Jan 22 2014

Mimivirus

Published by at 1:21 am under Uncategorized

Hey y’all!

I hope everyone had a great Christmas break! It’s good to be blogging again! I did not have the chance to share the virus I researched in class, but I thought I would share it now. It is hands-down the coolest virus I have ever read about. It’s called the mimivirus and it infects amoeba. What is really interesting about this virus is the sheer size. It has a diameter of about 400 nm, which is the third largest capsid size ever discovered. It has an icosahedral shaped capsid, which contains lots of enzymes and the virus’ double stranded DNA genome. ┬áThe genome is large, at over a million base pairs! Its genes do not only code for the typical virus things, but also code for aminoacyl tRNA synthase, and other proteins involved in protein synthesis and metabolism.

What makes this virus even more incredible is how it replicates. After it is engulfed by the amoeba by receptor-mediated endocytosis, it uses its own enzymes to replicate its DNA and transcribe it to mRNA. Most dsDNA viruses send their DNA to the nucleus to be replicated and transcribed using the host’s mechanism, but the mimivirus uses its own. It has a viral core, which does not degrade in the host’s cytoplasm, that acts as the new nucleus of the cell. It has both RNA and DNA polymerases, which it uses in replication and transcription. After transcription, the virus uses the host’s ribosomes to make the necessary proteins for the capsid and enzymes inside the viral core. When more viral cores are made, those cores begin replication and transcription. This continues until the cell is lysed, releasing all of the new mimiviruses.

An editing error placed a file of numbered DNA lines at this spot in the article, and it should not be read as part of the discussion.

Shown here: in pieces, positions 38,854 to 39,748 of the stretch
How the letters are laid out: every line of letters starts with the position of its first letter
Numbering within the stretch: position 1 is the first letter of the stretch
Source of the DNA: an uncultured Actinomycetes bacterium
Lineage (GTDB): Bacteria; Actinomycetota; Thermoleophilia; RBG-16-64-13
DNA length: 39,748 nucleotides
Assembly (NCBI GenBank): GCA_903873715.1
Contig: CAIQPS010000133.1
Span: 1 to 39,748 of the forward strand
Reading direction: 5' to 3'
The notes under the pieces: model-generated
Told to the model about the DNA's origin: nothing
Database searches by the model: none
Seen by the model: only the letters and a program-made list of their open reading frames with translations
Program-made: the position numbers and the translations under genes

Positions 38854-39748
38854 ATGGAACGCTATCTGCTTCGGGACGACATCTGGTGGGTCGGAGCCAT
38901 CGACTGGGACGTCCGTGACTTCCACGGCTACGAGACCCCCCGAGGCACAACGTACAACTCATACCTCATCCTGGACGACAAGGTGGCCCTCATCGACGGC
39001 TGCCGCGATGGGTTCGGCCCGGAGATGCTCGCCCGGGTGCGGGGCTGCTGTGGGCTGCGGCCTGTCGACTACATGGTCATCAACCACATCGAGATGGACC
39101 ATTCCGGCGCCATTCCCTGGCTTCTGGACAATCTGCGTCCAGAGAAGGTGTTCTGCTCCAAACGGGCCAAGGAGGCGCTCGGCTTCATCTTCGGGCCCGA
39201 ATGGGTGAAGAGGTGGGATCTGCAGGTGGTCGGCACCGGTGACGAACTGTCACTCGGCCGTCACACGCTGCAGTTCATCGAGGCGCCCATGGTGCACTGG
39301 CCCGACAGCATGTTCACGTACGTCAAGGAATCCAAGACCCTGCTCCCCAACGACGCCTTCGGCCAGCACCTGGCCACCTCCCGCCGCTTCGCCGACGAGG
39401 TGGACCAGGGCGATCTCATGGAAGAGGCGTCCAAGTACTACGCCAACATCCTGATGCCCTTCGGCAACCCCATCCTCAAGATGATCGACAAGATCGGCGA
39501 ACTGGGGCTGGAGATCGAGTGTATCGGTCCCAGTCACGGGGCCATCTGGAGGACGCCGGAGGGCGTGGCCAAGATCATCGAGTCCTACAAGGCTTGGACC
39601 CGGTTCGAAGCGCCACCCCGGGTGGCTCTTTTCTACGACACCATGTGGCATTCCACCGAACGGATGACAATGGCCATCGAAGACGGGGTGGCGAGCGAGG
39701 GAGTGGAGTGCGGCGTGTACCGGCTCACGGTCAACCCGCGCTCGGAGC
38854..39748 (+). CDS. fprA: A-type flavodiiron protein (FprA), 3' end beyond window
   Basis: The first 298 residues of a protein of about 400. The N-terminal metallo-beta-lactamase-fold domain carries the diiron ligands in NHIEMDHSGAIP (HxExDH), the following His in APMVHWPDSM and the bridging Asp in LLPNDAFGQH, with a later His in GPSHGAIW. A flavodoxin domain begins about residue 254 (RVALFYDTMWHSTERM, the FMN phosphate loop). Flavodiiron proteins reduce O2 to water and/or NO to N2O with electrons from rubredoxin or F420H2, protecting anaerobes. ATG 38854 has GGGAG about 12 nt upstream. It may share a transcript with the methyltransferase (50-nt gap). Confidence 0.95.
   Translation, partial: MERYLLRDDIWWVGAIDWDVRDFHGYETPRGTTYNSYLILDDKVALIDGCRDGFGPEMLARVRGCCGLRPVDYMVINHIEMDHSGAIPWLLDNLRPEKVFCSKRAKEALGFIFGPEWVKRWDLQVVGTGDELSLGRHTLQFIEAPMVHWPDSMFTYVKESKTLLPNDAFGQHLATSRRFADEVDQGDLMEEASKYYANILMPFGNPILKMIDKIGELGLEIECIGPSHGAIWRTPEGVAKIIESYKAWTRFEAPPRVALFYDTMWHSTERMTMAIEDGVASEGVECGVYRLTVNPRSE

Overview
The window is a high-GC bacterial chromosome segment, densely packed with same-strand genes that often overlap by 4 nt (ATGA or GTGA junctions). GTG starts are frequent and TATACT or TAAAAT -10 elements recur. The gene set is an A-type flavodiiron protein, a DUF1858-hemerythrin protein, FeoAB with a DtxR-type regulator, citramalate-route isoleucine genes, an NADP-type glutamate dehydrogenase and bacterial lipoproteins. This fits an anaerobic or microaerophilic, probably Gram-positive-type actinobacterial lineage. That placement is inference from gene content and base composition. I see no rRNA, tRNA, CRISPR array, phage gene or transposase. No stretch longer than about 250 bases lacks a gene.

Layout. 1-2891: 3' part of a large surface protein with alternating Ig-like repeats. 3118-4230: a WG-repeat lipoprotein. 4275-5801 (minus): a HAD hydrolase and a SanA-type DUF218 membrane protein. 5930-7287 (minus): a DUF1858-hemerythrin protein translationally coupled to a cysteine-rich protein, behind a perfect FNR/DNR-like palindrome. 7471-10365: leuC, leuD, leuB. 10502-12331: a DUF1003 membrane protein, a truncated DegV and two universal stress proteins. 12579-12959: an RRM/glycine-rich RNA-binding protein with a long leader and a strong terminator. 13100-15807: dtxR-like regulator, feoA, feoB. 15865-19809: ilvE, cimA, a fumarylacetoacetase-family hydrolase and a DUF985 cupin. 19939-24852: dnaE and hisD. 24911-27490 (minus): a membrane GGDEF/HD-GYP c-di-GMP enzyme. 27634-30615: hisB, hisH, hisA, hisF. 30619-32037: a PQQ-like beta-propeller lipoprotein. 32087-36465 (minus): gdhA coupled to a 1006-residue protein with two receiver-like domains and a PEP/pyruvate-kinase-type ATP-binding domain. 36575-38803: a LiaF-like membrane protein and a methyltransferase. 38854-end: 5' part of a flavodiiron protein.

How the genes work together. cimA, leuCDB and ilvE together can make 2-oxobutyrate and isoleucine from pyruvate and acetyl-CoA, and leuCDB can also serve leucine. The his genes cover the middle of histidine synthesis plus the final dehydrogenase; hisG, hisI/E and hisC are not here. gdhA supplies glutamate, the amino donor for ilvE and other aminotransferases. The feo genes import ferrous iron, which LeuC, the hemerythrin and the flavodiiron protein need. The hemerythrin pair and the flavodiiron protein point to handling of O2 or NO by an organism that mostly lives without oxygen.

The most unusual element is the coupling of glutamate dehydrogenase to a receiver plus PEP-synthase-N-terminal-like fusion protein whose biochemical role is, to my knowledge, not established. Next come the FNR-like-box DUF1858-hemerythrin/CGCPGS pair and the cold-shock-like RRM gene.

Crazy, right? This is one of the only known viruses that replicate in this manner!

If you want to know more about how the mimvirus works and how scientists discovered it, you should read this article:

http://www.pnas.org/content/107/13/5978.full

Comments Off on Mimivirus

Comments are closed at this time.